Aware that I am being selective, even biased, but on first principles you have to enrich your sample with the signal you wan’t to amplify: i.e. you have to filter it. So that one’s sometimes thick head, euphemism, hears clearly what the experts by experience can tell, and HAVE to tell to the panderers of mental illness, it’s study, it’s diagnosing and it’s treatments…

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  2. And just a disagreement from my, uuuggh!, ethnic background: “nervios” in Mexico refers more to anxiety than depression.

    Aware that anxious depression, depression with anxiety features and yarayarayara are in the MI discourse.

    Just to clarify: what does my ethnicity, my ethnic background means when I am a mestizo from a diverse indigenous background, barely noticeable in my particular case, from a country like Spain that had middle easterns not only muslim, north europeans, italians, otherwise africans, etc. And in Mexico we had a rich commerce, and probably genetic “mingling” with the far east through the Phillipines for centuries. Which in my case might be very obvious for my maternal grandmother that I never knew?.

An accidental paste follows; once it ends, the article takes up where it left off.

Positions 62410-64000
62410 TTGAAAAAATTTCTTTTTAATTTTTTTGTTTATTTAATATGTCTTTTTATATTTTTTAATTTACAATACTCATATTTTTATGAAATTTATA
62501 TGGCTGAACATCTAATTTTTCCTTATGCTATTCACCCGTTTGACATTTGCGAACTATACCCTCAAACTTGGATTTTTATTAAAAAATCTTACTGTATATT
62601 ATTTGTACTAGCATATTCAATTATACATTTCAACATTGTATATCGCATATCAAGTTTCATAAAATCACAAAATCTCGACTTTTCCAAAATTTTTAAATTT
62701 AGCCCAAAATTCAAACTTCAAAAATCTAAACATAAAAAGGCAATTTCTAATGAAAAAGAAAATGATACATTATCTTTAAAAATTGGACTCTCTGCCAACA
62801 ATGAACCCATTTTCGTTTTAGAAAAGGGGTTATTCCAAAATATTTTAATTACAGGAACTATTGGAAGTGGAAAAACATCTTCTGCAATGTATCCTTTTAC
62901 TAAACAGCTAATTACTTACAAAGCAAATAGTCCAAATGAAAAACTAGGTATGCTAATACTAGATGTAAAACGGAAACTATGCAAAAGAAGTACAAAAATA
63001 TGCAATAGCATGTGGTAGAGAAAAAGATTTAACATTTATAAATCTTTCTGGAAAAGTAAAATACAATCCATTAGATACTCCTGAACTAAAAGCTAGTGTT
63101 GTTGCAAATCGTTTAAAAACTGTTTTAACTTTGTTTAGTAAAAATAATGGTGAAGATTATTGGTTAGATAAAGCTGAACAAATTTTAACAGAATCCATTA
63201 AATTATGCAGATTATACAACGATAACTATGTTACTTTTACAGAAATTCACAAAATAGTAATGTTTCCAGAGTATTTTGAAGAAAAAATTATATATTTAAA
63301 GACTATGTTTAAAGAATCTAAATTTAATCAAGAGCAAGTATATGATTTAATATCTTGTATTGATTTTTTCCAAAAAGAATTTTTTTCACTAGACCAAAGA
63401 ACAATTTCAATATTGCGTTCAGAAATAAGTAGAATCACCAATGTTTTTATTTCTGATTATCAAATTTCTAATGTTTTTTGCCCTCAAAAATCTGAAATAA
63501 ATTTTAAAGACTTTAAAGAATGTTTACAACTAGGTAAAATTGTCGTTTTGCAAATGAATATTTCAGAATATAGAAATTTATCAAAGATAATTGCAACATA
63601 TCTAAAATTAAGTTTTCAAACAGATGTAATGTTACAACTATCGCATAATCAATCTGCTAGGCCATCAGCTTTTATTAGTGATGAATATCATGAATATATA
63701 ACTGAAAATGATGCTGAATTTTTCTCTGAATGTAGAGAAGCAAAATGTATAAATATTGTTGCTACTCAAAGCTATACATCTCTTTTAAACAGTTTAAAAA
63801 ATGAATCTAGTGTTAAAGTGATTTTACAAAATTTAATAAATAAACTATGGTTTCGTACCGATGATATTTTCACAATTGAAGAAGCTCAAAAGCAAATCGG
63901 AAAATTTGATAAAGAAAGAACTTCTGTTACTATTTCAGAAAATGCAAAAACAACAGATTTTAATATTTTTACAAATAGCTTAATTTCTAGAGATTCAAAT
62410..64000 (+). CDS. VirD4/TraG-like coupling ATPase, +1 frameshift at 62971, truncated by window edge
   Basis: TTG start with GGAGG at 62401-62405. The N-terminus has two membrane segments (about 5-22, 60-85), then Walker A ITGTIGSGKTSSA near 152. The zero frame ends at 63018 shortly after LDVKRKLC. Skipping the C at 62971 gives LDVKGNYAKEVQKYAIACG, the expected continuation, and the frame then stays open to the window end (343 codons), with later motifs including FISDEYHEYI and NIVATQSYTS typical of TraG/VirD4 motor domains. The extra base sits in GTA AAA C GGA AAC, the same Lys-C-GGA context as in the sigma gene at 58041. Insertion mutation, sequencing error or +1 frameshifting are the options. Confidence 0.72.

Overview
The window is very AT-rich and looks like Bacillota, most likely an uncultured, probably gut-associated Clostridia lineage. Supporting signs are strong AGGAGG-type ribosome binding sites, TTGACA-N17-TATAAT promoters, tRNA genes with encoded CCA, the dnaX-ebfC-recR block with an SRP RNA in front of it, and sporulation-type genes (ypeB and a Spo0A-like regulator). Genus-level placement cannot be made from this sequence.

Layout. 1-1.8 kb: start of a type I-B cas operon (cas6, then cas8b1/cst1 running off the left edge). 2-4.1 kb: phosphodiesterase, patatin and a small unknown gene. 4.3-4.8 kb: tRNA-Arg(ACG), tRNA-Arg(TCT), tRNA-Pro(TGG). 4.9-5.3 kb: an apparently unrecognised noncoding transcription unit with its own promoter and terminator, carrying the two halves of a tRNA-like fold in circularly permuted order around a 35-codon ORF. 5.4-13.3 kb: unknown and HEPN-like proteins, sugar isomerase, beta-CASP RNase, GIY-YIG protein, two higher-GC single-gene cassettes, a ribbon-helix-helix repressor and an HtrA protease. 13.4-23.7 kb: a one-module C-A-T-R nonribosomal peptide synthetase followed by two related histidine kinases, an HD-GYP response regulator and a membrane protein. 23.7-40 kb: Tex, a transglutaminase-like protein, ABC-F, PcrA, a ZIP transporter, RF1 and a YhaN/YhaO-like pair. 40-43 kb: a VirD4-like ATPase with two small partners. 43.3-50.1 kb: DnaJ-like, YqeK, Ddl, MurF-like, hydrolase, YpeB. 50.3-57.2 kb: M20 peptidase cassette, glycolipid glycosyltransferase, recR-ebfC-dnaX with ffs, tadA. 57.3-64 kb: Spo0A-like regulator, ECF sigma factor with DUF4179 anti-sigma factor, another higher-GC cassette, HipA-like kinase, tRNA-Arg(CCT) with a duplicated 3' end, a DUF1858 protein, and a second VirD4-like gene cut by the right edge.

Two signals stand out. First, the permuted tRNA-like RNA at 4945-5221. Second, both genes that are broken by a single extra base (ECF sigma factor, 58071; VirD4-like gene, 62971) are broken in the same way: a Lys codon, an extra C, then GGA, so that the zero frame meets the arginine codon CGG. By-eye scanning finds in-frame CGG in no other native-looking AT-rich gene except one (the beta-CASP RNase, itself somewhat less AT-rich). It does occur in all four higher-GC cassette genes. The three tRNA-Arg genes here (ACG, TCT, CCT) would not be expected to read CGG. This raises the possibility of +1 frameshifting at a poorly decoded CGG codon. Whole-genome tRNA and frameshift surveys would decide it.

And if someone saw my extended family not knowing we are mexicans, and what does that really mean to “background”, would probably have a lot of trouble speaking of race or ethinicty, pallete does not do the honor to the diversity my family has.

    The only place on earth probably not represented in Mexico’s diversity is probably Australia/New Zealand, given it’s relaive late colonization, in terms of mingling, that more or less coincided with the abolition of commerce with the Phillipines.

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  3. So the gods of psychiatry are finally facing the fact that “bio-psychiatry” is essentially a drug racket.
    I wonder if they’ll end up using psychiatric drugs to sedate themselves from feeling the effects of their long-overdue existential crisis.

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  4. Oh, I get it now: however you approach it, it’s STILL the patient’s fault.

    If you REALLY want to help someone, tell them to go read “Sedated: How Modern Capitalism Created our Mental Health Crisis” by Dr. James Davis. They might see things a whole lot differently.

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  5. Dear Mr. Karter, As a fellow contributor to MIA, I applaud your deeply insightful and learned description of what it’s like to live with depressive symptoms. I will refer to your article as I further do my writing and research. I hope your article gets a close reading. Michael Robin